Tanee Sangrat, a Thai ministry of foreign affairs spokesperson, said in a social media post Wednesday that Thailand had received a request from Rajapaksa to enter the country.
Sangrat said that as a holder of a Sri Lankan diplomatic passport, Rajapaksa can enter Thailand without a visa for up to 90 days, emphasizing the ousted leader's stay is temporary and he is not seeking political asylum.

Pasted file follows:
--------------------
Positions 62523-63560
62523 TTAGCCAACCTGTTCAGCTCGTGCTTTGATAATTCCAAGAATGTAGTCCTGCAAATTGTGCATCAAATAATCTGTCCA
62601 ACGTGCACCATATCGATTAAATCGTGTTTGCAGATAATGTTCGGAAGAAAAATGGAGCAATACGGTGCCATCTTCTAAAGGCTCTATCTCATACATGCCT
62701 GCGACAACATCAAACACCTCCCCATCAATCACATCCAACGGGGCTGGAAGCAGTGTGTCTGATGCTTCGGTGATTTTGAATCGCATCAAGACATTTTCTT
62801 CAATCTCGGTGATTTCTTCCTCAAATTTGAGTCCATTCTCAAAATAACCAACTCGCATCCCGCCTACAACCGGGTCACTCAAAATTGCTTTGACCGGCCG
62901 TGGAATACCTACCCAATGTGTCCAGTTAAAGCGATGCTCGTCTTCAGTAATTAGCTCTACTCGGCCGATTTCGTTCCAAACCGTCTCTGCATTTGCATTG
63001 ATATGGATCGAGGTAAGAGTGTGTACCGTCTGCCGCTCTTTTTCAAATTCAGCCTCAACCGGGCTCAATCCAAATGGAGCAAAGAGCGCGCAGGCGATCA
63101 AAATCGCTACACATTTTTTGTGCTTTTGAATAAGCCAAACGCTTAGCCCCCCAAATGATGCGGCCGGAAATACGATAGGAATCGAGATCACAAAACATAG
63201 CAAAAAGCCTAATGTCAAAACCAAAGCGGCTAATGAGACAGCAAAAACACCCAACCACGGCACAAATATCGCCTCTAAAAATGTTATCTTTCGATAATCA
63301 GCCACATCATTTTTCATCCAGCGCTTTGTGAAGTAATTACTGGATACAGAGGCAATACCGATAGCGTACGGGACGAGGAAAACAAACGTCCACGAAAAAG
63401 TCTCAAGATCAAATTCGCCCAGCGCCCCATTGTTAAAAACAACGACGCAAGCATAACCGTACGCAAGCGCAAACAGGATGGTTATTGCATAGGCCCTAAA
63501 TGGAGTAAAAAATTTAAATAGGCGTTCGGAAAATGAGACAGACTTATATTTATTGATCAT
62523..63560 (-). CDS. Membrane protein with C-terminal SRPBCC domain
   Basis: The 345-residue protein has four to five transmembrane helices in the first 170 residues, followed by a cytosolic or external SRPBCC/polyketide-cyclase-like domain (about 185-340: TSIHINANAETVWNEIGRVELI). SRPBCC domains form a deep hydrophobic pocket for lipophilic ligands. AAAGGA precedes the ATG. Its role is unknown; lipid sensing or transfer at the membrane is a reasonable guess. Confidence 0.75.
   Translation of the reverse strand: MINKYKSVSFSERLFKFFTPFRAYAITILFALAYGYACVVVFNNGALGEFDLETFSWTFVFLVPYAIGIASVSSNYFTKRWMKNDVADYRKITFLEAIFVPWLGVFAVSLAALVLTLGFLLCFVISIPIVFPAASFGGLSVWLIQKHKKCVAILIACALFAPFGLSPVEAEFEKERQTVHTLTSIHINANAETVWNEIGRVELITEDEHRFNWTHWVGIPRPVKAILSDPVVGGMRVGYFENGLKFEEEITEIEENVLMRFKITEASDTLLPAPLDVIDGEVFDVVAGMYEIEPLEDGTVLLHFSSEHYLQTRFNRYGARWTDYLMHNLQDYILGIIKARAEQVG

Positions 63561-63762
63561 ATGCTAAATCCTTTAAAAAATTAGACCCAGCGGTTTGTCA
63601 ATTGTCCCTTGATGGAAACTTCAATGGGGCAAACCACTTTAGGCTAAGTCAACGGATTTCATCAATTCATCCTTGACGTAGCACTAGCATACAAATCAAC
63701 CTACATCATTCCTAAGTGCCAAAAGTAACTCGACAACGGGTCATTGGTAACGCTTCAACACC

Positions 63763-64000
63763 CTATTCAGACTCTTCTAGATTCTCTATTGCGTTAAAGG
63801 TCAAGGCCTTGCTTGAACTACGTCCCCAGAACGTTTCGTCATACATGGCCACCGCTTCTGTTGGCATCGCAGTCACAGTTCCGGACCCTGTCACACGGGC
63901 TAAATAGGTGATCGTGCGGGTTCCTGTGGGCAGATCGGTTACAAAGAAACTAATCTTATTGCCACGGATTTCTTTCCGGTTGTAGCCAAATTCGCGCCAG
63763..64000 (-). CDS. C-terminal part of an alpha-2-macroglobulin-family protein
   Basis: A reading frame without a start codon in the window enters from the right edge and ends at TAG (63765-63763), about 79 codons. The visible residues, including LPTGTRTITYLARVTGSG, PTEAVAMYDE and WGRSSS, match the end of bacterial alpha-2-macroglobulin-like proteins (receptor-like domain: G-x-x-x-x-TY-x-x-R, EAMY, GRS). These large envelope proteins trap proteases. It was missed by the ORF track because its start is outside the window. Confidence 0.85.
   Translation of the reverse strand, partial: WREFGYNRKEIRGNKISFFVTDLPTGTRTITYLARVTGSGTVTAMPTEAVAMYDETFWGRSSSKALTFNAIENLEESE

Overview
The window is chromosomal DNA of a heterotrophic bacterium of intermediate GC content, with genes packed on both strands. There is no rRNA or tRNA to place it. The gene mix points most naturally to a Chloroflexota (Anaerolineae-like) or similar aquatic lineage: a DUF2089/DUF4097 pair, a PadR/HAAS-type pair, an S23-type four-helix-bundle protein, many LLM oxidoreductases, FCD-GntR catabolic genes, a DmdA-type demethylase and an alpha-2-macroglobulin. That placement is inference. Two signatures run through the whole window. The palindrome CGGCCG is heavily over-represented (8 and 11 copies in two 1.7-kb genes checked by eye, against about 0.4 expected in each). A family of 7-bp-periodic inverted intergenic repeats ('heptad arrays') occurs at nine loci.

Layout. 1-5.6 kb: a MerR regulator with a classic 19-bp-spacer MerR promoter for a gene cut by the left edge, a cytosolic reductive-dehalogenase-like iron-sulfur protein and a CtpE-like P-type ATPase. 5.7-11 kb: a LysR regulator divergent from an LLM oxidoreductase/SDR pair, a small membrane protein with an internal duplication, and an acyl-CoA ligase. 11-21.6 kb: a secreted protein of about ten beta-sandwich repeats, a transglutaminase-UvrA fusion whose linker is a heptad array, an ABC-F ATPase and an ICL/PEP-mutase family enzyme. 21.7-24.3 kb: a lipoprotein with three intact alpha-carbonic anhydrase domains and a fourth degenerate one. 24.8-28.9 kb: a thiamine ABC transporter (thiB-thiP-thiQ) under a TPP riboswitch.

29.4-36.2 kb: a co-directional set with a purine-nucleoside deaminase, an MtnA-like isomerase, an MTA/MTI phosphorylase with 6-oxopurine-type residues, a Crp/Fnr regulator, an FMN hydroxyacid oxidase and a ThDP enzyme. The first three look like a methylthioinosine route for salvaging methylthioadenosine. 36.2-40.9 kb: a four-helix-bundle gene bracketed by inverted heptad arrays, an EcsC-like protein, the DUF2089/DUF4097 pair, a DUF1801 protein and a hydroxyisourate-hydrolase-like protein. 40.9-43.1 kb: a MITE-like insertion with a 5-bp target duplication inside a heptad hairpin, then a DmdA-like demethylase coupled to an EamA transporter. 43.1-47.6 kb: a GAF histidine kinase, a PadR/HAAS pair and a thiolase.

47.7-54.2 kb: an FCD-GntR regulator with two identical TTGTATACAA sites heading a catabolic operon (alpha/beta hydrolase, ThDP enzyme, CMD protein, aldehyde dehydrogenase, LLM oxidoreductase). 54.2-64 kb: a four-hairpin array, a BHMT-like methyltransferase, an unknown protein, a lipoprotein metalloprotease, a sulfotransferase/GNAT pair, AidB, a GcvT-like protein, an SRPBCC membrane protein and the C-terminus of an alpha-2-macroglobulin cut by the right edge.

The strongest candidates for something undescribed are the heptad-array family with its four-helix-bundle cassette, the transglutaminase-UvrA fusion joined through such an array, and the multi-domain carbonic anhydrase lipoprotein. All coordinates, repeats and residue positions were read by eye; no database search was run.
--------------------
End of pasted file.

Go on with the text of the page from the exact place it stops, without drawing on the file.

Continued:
Anger had been growing in Sri Lanka for months after foreign exchange reserves plummeted to record lows, as the country's foreign exchange reserves plummeted to record lows, with dollars running out to pay for essential imports such as food, medicine and fuel. The hurried exit of the former leader last month was a historic moment for the nation of 22 million, which the Rajapaksas had ruled with an iron fist for much of the past two decades before losing the faith of their citizens. Rajapaksa is not the first member of the family to have been president. His brother Mahinda Rajapaksa was elected to the top job in 2005 and achieved near legendary status in 2009 when he declared victory in the 26 year civil war against the Liberation Tigers of Tamil Eelam rebels. At the time, Gotabaya Rajapaksa served as defense secretary, and the brothers were accused by rights groups of committing war crimes - allegations that the family denies. Most recently, many Sri Lankans have accused the Rajapaksas of mishandling the country's economy. The Sri Lankan troops tear down protest camp outside the President's office In the days after Rajapaksa resigned, lawmakers elected former prime minister Ranil Wickremesinghe as president but anger remains as many protesters see him as inextricably tied to the former leader's regime. Wickremesinghe has distanced himself from the Rajapaksas, telling CNN last month that the previous government was covering up facts about its crippling financial crisis.